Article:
On Edufrag (weblog about educational gaming) I read about an educational game being developed at Purdue; Critical Mass, a Chemistry FPS. (First Person Shooter).
There’s not much information at the moment, just a teaser video, that looks cool, but doesn’t releave anything except a FPS. Where’t the Chemistry?
I’m keeping an eye on this website, though!
Update: Some more information just appeared at the website.
Van de Modelling maillinglist:
Date: Mon, 3 Apr 2006 07:20:55 -0500
From: Jerel Welker
Subject: Teaching Math in the Block1) If at all possible, encourage a schedule where the class meets every
day. Skipping days means the students aren’t taking fewer classes.
For low performing students:
2) Switch activities every 20 minutes. Have students grade their own
homework if teacher time is an issue. In this way, grading homework
becomes a teaching time. Provide the answers, allow immediate
3) Have students work at the board or have individual/group white
4) Have a few problems up for students to work immediately when they
come in to get them started. Go over them immediately. Answer
5) Use a routine or post your plan for the day on the board so students
know what is coming.
6) Have multiple lecture sessions. Have a lecture, practice, and have
another lecture/demo session.
7) Use technology when relevant and available. Students need immediate
feedback. Online tests/practice materials can be very beneficial with
students who are used to gaming and other fast action results.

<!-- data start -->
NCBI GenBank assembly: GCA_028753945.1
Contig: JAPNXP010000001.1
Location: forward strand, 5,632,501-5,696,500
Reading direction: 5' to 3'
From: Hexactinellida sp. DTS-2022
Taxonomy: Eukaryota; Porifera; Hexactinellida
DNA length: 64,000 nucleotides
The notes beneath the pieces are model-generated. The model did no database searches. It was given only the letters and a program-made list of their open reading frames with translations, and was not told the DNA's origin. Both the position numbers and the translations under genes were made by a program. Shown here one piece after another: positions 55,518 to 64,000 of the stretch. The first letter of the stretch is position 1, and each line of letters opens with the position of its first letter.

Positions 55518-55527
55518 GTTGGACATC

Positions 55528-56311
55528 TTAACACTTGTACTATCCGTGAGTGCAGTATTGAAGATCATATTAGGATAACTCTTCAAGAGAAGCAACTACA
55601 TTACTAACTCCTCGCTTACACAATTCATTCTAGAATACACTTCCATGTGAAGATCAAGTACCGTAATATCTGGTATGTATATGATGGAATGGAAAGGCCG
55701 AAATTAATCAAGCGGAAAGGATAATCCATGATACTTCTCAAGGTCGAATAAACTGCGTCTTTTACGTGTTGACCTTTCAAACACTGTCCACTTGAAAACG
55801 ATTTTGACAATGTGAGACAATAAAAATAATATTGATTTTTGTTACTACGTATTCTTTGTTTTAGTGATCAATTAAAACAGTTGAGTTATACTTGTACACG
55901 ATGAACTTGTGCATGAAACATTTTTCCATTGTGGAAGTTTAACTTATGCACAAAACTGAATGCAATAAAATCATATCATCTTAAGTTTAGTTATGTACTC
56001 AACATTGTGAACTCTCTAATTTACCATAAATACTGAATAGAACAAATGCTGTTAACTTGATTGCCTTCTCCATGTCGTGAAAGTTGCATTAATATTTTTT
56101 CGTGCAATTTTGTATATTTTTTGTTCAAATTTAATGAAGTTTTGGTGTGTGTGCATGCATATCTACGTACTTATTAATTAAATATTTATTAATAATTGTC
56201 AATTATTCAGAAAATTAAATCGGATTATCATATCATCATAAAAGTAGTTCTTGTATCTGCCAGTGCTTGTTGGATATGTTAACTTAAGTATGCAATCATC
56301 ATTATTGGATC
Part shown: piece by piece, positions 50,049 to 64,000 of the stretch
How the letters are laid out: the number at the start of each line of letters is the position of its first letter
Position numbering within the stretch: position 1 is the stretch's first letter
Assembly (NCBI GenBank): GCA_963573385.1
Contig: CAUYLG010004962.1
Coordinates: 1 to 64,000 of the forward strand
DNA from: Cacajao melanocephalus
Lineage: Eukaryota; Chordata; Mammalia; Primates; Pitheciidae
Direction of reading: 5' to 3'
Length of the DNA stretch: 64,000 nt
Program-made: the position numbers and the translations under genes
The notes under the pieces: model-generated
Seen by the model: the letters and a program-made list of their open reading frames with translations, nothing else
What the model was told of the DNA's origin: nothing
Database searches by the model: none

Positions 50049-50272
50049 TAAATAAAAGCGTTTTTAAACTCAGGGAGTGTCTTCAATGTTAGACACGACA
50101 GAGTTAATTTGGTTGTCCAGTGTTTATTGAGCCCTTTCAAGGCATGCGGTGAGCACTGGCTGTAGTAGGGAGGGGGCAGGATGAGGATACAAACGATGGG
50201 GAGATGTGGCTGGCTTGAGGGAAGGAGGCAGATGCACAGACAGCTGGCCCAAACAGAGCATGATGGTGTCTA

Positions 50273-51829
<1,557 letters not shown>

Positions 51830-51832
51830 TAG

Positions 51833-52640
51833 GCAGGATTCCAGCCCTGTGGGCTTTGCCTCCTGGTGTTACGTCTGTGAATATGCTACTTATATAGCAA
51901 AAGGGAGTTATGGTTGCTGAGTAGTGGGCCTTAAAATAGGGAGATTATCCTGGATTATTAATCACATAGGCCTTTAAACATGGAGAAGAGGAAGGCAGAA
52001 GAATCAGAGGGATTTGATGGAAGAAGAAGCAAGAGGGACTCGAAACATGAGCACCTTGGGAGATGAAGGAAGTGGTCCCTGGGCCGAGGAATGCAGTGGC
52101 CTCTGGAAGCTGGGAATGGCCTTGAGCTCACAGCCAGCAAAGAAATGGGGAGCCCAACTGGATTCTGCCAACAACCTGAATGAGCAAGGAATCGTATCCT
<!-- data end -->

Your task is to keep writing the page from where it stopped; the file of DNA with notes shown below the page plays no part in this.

8) Use test, re-test. Test by objective. Allow students to re-take an
objective for full/partial credit. For example, if you score less than
75% on the objective, you can re-test for 90% credit. Students must
work additional practice problems prior to re-testing.
The block can be a very useful tool, but it must be very structured and
organized. The same 50 minute lesson plan won’t work!
Lincoln Southwest Math Department
Bron: Moddeling digest 2006-83
After installing wordpress 2.0, I didn’t bother at first to install the dutch localisation.
However, I recently installed a plugin that tidies up the del.icio.us automatic linkdump posts. On of the thing this plugin does, is to modify the date in the title of the post. From ‘Links for 2006-02-04’ to ‘Linkdump van 4 February 2006′. And yes, that title is in dutch, but the date is still in English. This more or less forced me to install the dutch language file.
After following the installation procedures, uploading the nl_NL.mo language file and editing wp-config.php, the result was a bit disappointing: Nothing happened. The page and the wordpress administration dashboard remained untranslated. At first I suspected the dutch language file, it isn’t fully finished. However, I tried the German one, and that too didn’t work.
I took me 2 hours to debug the PHP code, by inserting die() commands. Old fashion hard breakpoints. (I have no access to syslog() on the webserver). After some fiddeling I figured out that gettext.php wasn’t reading the language file at all!
Coincidently, my provider migrated my account to a new webserver this week, with a different version of PHP. I was running into a PHP bug, probably unrelated to WordPress 2!
Luckily google found the fix for me: Appearently this is a known PHP bug. Thanks to skriker, my wordpress 2.0 is in dutch now.